Neuton suggests that § 544(a)(1) does not override the Code's recognition that applicable spendthrift provisions are enforceable in bankruptcy proceedings, 11 U.S.C. § 541(c)(2). But his argument misses the point. The relevance of § 15306.5 is that it removes 25% of the debtor's interest in the trust from traditional spendthrift status. In re Peterson involved a roughly similar fact pattern. There, an employee-sharing profit plan allowed participants to borrow, for any reason, up to one-fourth of the balance of the account. Accordingly, the court found that this 25% did not satisfy traditional spendthrift trust requirements and therefore included it within the estate's property. 88 B.R. 5 (Bkrtcy.D.Me.1988).
C. Determination of Income Necessary for Support
California law imposes a significant limitation on a creditor's right to reach payments made to a beneficiary of a spendthrift trust. Specifically, section 15306.5(c) of the California Probate Code exempts from payments to which a creditor would be entitled under § 15306.5 "any amount that the court determines is necessary for the support of the beneficiary and all the persons the beneficiary is required to support." Claiming that his entire income is needed for such purposes, appellant faults both the bankruptcy court and the BAP for ignoring this provision.
As a threshold matter, the trustee claims that by failing to raise this issue explicitly below, Neuton has effectively waived his right to raise it at all. In general, it is true that "[t]he rule in this circuit is that appellate courts will not consider arguments that are not `properly raise[d]' in the trial courts." In re E.R. Fegert, Inc., 887 F.2d 955, 957 (9th Cir.1989) (quoting Rothman v. Hosp. Serv. of Southern California, 510 F.2d 956, 960 (9th Cir.1975)). However, we are unpersuaded by appellee's argument in the instant case. First, Neuton evoked this issue — albeit somewhat cursorily — by suggesting in his Amended Schedule of Current Income and Current Expenditures that he needed his entire income to meet his personal needs and support his family.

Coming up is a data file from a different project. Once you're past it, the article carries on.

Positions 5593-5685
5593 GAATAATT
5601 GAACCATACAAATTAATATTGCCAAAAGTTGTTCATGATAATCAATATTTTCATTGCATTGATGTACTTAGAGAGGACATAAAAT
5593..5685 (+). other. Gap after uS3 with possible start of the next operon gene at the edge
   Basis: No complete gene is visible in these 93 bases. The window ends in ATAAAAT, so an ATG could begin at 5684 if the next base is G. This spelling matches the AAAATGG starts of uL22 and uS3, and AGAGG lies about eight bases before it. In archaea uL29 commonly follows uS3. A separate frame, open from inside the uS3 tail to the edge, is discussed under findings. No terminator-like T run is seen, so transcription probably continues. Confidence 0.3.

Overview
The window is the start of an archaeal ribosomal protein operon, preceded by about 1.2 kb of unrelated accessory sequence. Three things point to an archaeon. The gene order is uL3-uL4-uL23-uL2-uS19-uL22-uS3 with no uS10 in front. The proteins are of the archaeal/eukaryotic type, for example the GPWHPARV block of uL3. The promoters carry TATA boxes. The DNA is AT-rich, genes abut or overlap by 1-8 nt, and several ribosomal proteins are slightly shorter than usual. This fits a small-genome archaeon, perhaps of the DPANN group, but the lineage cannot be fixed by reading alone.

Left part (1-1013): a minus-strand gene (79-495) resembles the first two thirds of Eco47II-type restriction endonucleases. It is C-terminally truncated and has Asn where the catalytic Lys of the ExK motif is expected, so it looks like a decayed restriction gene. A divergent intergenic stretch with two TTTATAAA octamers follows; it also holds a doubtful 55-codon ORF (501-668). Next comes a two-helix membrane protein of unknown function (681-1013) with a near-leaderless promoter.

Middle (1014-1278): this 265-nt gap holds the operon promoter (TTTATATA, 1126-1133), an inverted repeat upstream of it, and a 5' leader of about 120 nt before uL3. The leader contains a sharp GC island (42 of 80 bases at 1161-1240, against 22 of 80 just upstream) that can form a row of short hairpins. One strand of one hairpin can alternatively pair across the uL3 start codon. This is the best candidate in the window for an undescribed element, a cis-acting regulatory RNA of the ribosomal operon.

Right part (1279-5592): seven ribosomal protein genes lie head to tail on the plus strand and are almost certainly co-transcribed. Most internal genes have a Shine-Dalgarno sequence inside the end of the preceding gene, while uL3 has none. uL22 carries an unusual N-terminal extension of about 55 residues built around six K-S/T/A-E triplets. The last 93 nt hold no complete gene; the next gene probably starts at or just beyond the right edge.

Second, and more importantly, he legitimately claims to have been led astray by the shifting legal theories that have successively governed this case. Neuton's argument before the BAP was centered on the bankruptcy court's erroneous application of § 541(a)(5)(A).